State visits are known more for ceremony than substance. Chinese Premier Wen Jiabao’s trip to Abu Dhabi in January appeared to be no exception. Wen’s visit to the capital of the United Arab Emirates ended with the signing of typically vague agreements on further collaboration between the two countries. Much of the state media coverage focused on deals related to sustainable energy, since Wen also made a stop at the World Future Energy Summit during the Abu Dhabi trip.
But the real substance of the visit dealt with that old-fashioned fossil fuel, crude oil. China National Petroleum Corporation (CNPC), the country’s largest state-owned oil company, signed an agreement during the visit with the Abu Dhabi National Oil Company (ADNOC) to study oil fields in the Gulf Coast territory. It was China’s latest in a string of on-the-ground partnerships signed in the Middle East.
Not content as merely the Middle East’s next top customer, China has been eyeing a more direct stake in the region’s oil. The recent deals with the UAE – which provide about 3% of China’s oil imports, with the bulk coming from Abu Dhabi – exemplify China’s desire to move up the value chain by taking part in ventures such as oil exploration, production and storage.
The shift will solidify China’s influence in the region. Buyer-seller relationships involving oil can change almost overnight, but on-the-ground ventures are not easily cut off.
“I would find those on-the-ground kind of deals more significant,” said Robin Mills, an economist and head of consulting at Manaar, a UAE-based company that is also involved in oil and gas supply chain management. “Whenever you put real steel on the ground, it’s a more solid commitment.”
Fueling the economic engine
China’s precipitous economic growth has been accompanied by an almost equally rapid rise in oil consumption by both private consumers and industry. This year, China is projected to consume roughly 9.6 million barrels per day, an increase of 86% from one decade ago.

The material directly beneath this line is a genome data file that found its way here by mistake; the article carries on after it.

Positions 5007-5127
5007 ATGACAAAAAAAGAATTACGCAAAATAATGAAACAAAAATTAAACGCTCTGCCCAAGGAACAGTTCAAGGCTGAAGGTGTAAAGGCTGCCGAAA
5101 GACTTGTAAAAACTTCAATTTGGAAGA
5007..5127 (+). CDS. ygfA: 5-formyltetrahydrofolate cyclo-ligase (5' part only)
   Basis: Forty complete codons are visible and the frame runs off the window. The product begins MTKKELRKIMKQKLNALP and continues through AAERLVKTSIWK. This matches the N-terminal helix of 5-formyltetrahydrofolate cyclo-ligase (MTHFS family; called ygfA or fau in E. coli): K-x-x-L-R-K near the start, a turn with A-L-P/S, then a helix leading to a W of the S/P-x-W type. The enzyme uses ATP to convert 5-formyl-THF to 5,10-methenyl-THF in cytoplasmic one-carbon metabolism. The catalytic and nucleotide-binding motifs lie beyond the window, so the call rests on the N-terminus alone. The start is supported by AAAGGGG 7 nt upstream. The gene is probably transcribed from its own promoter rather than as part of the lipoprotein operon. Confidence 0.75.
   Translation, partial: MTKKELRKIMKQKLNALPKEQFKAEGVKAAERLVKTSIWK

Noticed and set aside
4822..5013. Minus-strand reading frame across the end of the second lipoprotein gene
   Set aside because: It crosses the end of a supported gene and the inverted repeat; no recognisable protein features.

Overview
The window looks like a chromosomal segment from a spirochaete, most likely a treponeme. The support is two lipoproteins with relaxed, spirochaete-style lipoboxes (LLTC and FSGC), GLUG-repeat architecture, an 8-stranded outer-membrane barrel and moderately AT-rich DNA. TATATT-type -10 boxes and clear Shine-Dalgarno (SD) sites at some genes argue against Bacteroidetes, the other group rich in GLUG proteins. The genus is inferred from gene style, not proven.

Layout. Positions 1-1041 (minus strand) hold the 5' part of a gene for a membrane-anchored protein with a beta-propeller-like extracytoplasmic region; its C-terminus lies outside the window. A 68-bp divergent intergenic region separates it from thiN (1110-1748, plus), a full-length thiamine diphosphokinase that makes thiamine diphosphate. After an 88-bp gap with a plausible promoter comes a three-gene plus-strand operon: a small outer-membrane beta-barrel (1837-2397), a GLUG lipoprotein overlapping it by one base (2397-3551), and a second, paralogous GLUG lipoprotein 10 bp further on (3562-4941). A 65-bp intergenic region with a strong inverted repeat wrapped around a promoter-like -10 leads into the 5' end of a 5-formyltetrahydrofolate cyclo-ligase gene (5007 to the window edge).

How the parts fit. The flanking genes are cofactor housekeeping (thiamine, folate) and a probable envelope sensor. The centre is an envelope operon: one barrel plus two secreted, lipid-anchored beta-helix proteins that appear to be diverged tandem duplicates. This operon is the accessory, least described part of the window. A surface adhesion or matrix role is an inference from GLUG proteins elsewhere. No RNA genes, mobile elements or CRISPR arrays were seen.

Chinese demand has a huge effect on global oil prices. According to Mamdouh Salameh, a London-based oil economist and consultant for the World Bank, Chinese demand accounts for about US$25 of the current price of an oil barrel (about US$118 per barrel as this issue of China Economic Review went to press).
If China’s oil consumption continues to grow at current rates, Salameh predicts it will reach 21.36 million barrels per day by 2022, surpassing the US. An even a more conservative estimate from BP predicts that China will reach 17.5 million barrels per day by 2030, surpassing the US sometime along the way.
China will be unable to meet this growing demand with increased domestic production. About 42% of Chinese oil comes from domestic sources, with most coming from three aging oil fields in the northeast, Salameh said. He estimates that, by 2030, domestic resources will provide only about 11% of China’s oil.
“[China’s] global oil diplomacy is geared toward making sure that China will never be short of oil, that’s a very, very important thing,” Salameh said. “China, for instance, is trying to get deals all over the world from Venezuela to Iraq and from Iraq to Saudi from Saudi to Burma, everywhere.”
The Middle-Eastern connection
China currently imports roughly half of its oil from the Middle East and about a quarter from Africa. But as China’s oil needs balloon, only the Middle East has the reserves and production capacity to meet them, Salameh said. He projects the region’s share of Chinese oil imports will increase to around 60% in 2020 and roughly 80% in 2030.
Abu Dhabi is one of the Middle Eastern territories where China has moved to secure future imports. Last year, CNPC signed a deal with ADNOC to increase oil imports to 200,000 barrels per day by 2014, double the amount Abu Dhabi exported to China in 2010 and roughly 10% of the emirate’s overall exports.
Abu Dhabi is unlikely to further increase production, which is nearly maxed out already, to meet these obligations to China, according to Salameh. Instead, the UAE will probably reduce exports to another country in Europe or Asia to meet the export goal.
The only logical reason for the UAE to do this is to build up a long-term strategic relationship with China, said Matt Parry, a senior economist at the International Energy Agency. Abu Dhabi and the UAE probably make smaller margins on their exports to China, based on discounts for the large volume and China’s strong bargaining position as the world’s second-largest economy. (Countries generally do not pay published oil prices but negotiate a price with the exporting country on a case-by-case basis.) Central planning also means China can more easily predict its oil needs, rather than paying for oil at market prices as needs arise.